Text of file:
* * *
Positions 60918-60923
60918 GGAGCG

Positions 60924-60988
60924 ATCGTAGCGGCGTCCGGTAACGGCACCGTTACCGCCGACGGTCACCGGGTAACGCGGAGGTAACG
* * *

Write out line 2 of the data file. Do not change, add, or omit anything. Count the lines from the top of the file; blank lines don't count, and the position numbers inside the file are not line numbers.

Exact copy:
60918 GGAGCG